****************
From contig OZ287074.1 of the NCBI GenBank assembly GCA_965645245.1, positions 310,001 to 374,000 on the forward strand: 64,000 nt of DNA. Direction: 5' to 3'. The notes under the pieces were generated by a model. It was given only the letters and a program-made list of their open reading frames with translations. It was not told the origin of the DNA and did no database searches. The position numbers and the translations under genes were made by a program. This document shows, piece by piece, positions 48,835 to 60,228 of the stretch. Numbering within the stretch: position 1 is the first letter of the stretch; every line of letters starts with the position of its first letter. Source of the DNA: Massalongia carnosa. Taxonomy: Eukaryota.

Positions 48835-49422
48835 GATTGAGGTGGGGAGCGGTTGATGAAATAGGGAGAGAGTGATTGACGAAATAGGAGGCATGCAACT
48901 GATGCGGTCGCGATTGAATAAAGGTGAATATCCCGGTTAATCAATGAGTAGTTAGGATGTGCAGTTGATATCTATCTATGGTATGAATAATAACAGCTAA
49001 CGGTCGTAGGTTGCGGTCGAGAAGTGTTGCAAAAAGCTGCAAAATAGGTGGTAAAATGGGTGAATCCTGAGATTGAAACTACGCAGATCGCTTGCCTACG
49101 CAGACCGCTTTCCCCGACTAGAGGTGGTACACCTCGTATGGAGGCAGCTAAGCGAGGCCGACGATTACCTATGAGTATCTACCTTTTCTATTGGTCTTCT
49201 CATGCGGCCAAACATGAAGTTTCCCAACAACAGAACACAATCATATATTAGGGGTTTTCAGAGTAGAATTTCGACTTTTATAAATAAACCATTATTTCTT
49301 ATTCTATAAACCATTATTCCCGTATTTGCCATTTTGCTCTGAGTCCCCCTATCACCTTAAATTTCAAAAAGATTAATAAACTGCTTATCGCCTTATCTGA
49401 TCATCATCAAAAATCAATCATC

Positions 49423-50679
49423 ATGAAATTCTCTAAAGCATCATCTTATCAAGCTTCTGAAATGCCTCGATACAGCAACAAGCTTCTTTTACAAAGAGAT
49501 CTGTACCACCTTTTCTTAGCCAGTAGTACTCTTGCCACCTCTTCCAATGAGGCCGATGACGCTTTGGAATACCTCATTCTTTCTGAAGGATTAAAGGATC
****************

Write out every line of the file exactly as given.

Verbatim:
From contig OZ287074.1 of the NCBI GenBank assembly GCA_965645245.1, positions 310,001 to 374,000 on the forward strand: 64,000 nt of DNA. Direction: 5' to 3'. The notes under the pieces were generated by a model. It was given only the letters and a program-made list of their open reading frames with translations. It was not told the origin of the DNA and did no database searches. The position numbers and the translations under genes were made by a program. This document shows, piece by piece, positions 48,835 to 60,228 of the stretch. Numbering within the stretch: position 1 is the first letter of the stretch; every line of letters starts with the position of its first letter. Source of the DNA: Massalongia carnosa. Taxonomy: Eukaryota.

Positions 48835-49422
48835 GATTGAGGTGGGGAGCGGTTGATGAAATAGGGAGAGAGTGATTGACGAAATAGGAGGCATGCAACT
48901 GATGCGGTCGCGATTGAATAAAGGTGAATATCCCGGTTAATCAATGAGTAGTTAGGATGTGCAGTTGATATCTATCTATGGTATGAATAATAACAGCTAA
49001 CGGTCGTAGGTTGCGGTCGAGAAGTGTTGCAAAAAGCTGCAAAATAGGTGGTAAAATGGGTGAATCCTGAGATTGAAACTACGCAGATCGCTTGCCTACG
49101 CAGACCGCTTTCCCCGACTAGAGGTGGTACACCTCGTATGGAGGCAGCTAAGCGAGGCCGACGATTACCTATGAGTATCTACCTTTTCTATTGGTCTTCT
49201 CATGCGGCCAAACATGAAGTTTCCCAACAACAGAACACAATCATATATTAGGGGTTTTCAGAGTAGAATTTCGACTTTTATAAATAAACCATTATTTCTT
49301 ATTCTATAAACCATTATTCCCGTATTTGCCATTTTGCTCTGAGTCCCCCTATCACCTTAAATTTCAAAAAGATTAATAAACTGCTTATCGCCTTATCTGA
49401 TCATCATCAAAAATCAATCATC

Positions 49423-50679
49423 ATGAAATTCTCTAAAGCATCATCTTATCAAGCTTCTGAAATGCCTCGATACAGCAACAAGCTTCTTTTACAAAGAGAT
49501 CTGTACCACCTTTTCTTAGCCAGTAGTACTCTTGCCACCTCTTCCAATGAGGCCGATGACGCTTTGGAATACCTCATTCTTTCTGAAGGATTAAAGGATC